There’s long been a belief that in business-to-business (B2B) product manufacturing sales, features and value are the main driving factors to a sale. That in the end, the business connections you develop in your network paired with the right value proposition can win any contract. In the building materials space, there is one x-factor for many of these materials that clashes with this belief and that’s visual aesthetic. You see, architecture, construction and interior design are typically initially judged by their look and feel. To that end, many of the professional buyers in this industry are designers who see their work as an inspired art form and each material sourced for a project contributes to a beautiful end result. With that, these professional audiences actually research quite similarly to the way a business-to-consumer (B2C) home owner audience would research starting with aesthetics first.
The biggest difference in Archie and Hannah’s buyers journeys will be the consideration phase. This is where the typical types of B2B informative elements can be supportive, rather than being the first touch point. Now that Archie believes the product is beautiful and could be an incredible piece of the design, he needs to be able to understand how the product can spec into his project. Alternatively, at this point, Hannah will be closer to making a purchase simply based on availability and costs. Archie will dive deeper into installation methods, profile shape, durability, LEED qualifications, cost and value. He will likely need material samples to present with his recommendation. He’ll also look to pull this information into his specs and may want access to technical files like BIM files. These are the types of buyers journey interactions that happens during a 6-10 month timeline in the B2B space. A lot of consideration, vetting, and approval needs to happen to secure a large scale order.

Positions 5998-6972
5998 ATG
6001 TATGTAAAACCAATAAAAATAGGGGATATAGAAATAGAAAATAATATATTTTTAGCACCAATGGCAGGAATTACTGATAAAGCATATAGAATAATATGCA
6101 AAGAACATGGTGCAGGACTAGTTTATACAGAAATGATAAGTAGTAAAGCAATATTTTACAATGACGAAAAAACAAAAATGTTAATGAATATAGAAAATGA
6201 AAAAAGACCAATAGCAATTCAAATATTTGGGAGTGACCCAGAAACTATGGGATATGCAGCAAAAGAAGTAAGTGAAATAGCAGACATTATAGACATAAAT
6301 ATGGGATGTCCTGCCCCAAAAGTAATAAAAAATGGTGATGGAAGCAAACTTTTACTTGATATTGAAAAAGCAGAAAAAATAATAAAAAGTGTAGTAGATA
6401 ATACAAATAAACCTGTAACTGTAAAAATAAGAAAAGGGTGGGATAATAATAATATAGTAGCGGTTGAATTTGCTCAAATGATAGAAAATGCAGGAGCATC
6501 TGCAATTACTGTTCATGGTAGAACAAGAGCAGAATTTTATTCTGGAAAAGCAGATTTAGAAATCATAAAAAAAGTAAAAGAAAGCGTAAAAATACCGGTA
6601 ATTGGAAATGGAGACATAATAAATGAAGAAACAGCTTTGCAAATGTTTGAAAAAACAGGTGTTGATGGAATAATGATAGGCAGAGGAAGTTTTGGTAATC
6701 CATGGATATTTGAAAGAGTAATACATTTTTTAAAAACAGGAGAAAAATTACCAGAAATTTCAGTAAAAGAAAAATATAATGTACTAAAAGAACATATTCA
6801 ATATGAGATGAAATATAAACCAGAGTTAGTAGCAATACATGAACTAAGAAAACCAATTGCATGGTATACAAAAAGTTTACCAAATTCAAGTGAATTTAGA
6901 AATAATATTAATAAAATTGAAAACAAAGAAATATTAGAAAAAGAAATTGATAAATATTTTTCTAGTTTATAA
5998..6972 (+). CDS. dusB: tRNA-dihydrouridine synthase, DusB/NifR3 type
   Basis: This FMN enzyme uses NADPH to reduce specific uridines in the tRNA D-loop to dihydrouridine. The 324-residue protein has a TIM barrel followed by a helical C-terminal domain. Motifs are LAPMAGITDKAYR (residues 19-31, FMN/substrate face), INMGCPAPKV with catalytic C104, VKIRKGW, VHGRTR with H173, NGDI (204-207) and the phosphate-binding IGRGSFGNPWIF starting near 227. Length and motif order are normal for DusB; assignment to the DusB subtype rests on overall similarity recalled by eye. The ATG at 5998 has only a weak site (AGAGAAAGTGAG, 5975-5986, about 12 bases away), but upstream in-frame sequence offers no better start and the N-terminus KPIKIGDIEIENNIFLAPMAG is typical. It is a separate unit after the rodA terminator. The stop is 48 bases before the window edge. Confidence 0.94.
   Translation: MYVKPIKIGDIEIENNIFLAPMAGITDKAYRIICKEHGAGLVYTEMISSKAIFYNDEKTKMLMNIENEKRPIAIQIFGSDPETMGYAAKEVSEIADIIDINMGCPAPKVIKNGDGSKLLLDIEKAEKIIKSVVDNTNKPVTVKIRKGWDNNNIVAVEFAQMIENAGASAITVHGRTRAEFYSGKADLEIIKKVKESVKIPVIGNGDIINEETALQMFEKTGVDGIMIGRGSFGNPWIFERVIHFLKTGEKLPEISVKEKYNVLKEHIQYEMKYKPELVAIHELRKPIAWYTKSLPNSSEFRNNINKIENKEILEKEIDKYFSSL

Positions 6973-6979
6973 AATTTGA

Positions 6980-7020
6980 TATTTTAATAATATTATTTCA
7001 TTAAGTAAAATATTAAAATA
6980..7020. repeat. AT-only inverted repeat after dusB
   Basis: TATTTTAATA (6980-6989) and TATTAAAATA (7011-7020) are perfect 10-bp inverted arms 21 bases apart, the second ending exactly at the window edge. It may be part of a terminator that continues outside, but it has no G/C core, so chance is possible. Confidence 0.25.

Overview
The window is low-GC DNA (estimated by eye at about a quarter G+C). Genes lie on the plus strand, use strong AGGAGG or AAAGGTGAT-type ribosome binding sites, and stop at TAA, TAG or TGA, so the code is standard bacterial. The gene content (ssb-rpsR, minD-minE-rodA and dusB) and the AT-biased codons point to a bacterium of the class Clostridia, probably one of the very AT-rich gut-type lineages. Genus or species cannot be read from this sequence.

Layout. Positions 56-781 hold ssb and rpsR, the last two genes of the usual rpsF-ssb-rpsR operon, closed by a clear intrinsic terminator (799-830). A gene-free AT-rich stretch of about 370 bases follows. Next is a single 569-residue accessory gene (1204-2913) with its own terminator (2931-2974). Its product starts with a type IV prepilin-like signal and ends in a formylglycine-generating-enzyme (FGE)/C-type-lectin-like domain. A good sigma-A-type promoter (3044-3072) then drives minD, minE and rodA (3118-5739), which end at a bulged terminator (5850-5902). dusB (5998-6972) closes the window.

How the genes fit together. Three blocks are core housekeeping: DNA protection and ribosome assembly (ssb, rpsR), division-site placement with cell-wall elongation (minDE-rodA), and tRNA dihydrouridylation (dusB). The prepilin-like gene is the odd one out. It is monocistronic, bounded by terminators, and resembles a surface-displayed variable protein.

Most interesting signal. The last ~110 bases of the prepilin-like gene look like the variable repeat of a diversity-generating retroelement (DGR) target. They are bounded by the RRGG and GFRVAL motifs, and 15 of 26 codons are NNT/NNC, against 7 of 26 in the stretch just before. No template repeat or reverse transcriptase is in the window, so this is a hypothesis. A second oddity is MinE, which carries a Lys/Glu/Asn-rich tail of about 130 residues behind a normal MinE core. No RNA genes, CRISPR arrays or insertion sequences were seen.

In general, a common missed opportunity in the B2B manufacturing space is a unified corporate brand and marketing strategy. In an aesthetically driven industry, the need for beautiful design extends beyond the product itself, all the way up through campaigns and corporate presentation. High quality products and a professional presentation give the buyer the confidence to become loyal to a brand they are proud to claim association with. This becomes difficult if the brand is underrepresented online, in print, or in the industry and has outdated or somewhat random brand presentation. In contrast, a B2C brand simply cannot get away with this as they need to be in front of their consumer audiences regularly and make a great impression every time. With B2B and B2C audiences in the building materials space like Archie and Hannah each gravitating towards aesthetically pleasing, high quality brands, why wouldn’t a B2B company follow the lead that B2C brands have established? Typically this is due to the industry as a whole simply being an older industry with lots of strong networked ties driving existing business, but when that network overturns and a new generation takes over or a disruptor enters the market, nothing will be left for new business to bridge the gap.
We can take away a few important tactics from these observations that should be considered when developing strategic marketing for the building materials industry. First, B2B and B2C audiences can both be attracted into the funnel through aesthetic first creative campaigns. Second, ensure that the B2B audiences have enough technical information at their fingertips to satisfy the need for detailed specifications. Lastly, a strong brand presentation backs up a quality product by looking the part of an industry leader.
As with any optimized marketing campaign, look to take advantage of all the touch points in buyers journeys by implementing trackable actions. Digital marketing, access codes, landing pages, online resource libraries, forms and CRM integrations provide a wealth of opportunities to create actions that can be logged in analytics to see what elements are driving activity through the funnel. Pairing tracked data with a true understanding of strategy will pave the way for highly flexible and successful campaigns.
For more information on how we’ve implemented these tactics for our clients, you can read up on our building materials marketing rundown page or check out the Thermory USA case study. Additionally, we’re always posting relevant information regarding building materials B2B marketing on our LinkedIn page.
If you’re interested in learning how our strategic marketing and creative team can work with your building materials company, feel free to email us at email@example.com or give Tim a call at (716) 332-1640 x2.